GFCI breaker in service panel

Would someone please give a short primer on GFCI breakers in the main service panel. Function, test, protection of labeled circuit in place of GFCI receptacles.
Thank you.


A GFCI circuit breaker will protect the entire branch circuit. It should have a dedicated neutral (follow manufacturer’s instructions) and have a neutral pig tail to the neutral buss.

Test by pushing the button on the breaker.

Make sure to check all the things plugged into that circuit though. You might de-energize a clock radio or TV or something and have to re-set it.

Hope this helps.

Feel free to call or e-mail me if you have ant other questions

Underwriter’s Laboratories provide the following information

Thanks Will,

In other words, one must go to the GFCI protected circuit(I.E. kitchen,etc.), and confirm power off to that circuit. Then return and reset the GFCI breaker. Is this correct?
Happy Easter, HE is risen.

also keep in mind that if you have a gfci breaker, you should NOT have any other gfci outlets on that cercuit. if you do, than it’s in need of correction. i did an inspection once were the breaker was gfci, and then there was a gfci outlet in the kitchen counter. the sellers told me that the HI who inspected it when they bought it 3 years ago, told them that they needed it. one will cancell out the other, and be a neucance to reset both. especialy when resetting one sometimes trips the other.

I would disagree with that based simply on logic. I don’t see how they could possibly cancel out each other. If a GFCI outlet is wired properly and working properly, and let’s say that there are no downstream outlets, then it seems to me that a problem at that GFCI outlet would only trip that GFCI outlet and not the GFCI breaker in the electrical panel. To me it looks like two-layer protection, which might be overkill, but I don’t see any harm with it.

I look forward to some electricians weighing in here. Paul? Joe?

I have seen it, and they still operate. Life safety is never a nuisance.


I too agree that there is no problem with the two devices that control the function of the GFCI receptacle and CB operation.

It is not a usual practice, and may be a nuisance to some once in a while when the device is called upon to do its job.

If you want to get an expert opinion about any Listed or Labeled product call UL at 1-800-595-9844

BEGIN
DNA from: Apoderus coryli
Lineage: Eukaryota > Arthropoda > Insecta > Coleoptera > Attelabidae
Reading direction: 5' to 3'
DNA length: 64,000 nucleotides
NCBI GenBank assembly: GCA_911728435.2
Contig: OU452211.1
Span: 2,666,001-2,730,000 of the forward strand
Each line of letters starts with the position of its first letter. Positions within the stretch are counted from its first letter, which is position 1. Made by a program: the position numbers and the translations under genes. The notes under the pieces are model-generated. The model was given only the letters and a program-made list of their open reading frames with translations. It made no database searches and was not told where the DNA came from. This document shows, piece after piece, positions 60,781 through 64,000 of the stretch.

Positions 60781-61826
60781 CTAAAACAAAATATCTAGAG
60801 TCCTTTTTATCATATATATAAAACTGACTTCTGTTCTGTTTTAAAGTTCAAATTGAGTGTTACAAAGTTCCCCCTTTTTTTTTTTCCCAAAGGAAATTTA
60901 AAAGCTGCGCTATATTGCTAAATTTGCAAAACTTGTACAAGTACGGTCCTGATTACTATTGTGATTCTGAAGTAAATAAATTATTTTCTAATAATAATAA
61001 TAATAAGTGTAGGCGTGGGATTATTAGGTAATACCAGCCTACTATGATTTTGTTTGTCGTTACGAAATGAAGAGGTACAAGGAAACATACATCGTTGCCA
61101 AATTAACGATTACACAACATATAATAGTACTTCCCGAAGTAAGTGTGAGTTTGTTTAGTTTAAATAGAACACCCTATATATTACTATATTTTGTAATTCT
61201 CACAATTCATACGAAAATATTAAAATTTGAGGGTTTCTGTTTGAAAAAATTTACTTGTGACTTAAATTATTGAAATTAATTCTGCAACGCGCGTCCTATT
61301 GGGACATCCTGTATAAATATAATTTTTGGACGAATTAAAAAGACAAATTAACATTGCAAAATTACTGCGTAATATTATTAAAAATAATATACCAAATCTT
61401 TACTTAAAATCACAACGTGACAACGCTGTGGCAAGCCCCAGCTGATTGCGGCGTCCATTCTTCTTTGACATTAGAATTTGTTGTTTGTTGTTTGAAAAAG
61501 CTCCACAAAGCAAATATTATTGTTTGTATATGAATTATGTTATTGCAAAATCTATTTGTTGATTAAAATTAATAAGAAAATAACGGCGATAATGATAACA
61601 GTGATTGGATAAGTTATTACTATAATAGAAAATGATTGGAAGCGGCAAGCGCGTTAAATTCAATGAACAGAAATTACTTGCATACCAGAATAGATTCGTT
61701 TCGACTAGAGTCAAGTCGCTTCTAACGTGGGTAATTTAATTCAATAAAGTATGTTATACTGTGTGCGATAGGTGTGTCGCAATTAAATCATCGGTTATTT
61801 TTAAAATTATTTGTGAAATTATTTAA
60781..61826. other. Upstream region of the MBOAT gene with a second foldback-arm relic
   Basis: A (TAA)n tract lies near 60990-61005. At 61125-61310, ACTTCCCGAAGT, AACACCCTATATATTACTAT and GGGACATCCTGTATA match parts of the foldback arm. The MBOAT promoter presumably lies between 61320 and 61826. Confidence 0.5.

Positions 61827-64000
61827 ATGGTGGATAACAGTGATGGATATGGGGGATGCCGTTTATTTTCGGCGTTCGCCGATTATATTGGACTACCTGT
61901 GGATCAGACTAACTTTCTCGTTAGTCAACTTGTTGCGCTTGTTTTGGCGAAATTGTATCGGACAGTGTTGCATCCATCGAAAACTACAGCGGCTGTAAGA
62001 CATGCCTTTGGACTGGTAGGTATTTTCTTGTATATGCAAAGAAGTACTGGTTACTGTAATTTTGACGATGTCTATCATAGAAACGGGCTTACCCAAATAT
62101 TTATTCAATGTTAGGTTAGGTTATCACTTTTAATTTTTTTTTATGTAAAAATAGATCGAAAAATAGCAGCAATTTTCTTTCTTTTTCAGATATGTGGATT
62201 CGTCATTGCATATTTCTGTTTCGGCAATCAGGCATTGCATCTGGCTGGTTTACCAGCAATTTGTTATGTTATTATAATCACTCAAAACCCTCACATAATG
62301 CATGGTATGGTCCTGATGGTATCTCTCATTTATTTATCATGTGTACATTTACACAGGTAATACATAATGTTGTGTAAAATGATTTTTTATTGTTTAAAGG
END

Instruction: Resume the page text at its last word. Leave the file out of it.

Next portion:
JT Member of Committee:

UL Standard for Safety for Ground-Fault Circuit-Interrupters, UL 943

I’ve run into the situation a number of times…that is GFCIs being fed by other GFCIs. **Ground fault protection itself is not an issue. **In fact, you could look at it as “back-up” protection for that part of the circuit.

However, a ground fault (or a tester) on a downstream GFCI (or a receptacle further downstream) wlll sometimes trip the downstream GFCI, sometimes the upstream, and sometimes it will trip both. The test button will always trip that GFCI, but can also trip an upstream device. With modern “lock-out” GFCIs you have to reset them in the right order…upstream first. So…yes it’s a slight nuisance and can be a little confusing for the homeowner. The only “safety” issue I see is that it may result in the homeowner being less likely to test the GFCIs on a regular basis (like any actually do that!).

The added “back-up” safety may outweigh the nuisance factor(?). Personally, I don’t feel it’s a “repair” situation and I’ve taken the approach of informing the client of what feeds what, what can happen, the locations that might need to be reset, and that they have the option of removing all but the upstream device…and leaving it at that.

RR, Ben, Richard, and Joe T. thanx for the input and education, but my point was that the HI befor me told them that they had to put gfci outlets on the counter tops, but then he opened the panel and tested the breaker (it was good) and still told them they needed more. i was meerly saying that if the breaker is gfci protected, then you don’t need more gfci downstream. Thanx.

Must be an ASHI guy.

My thinking too.:cool: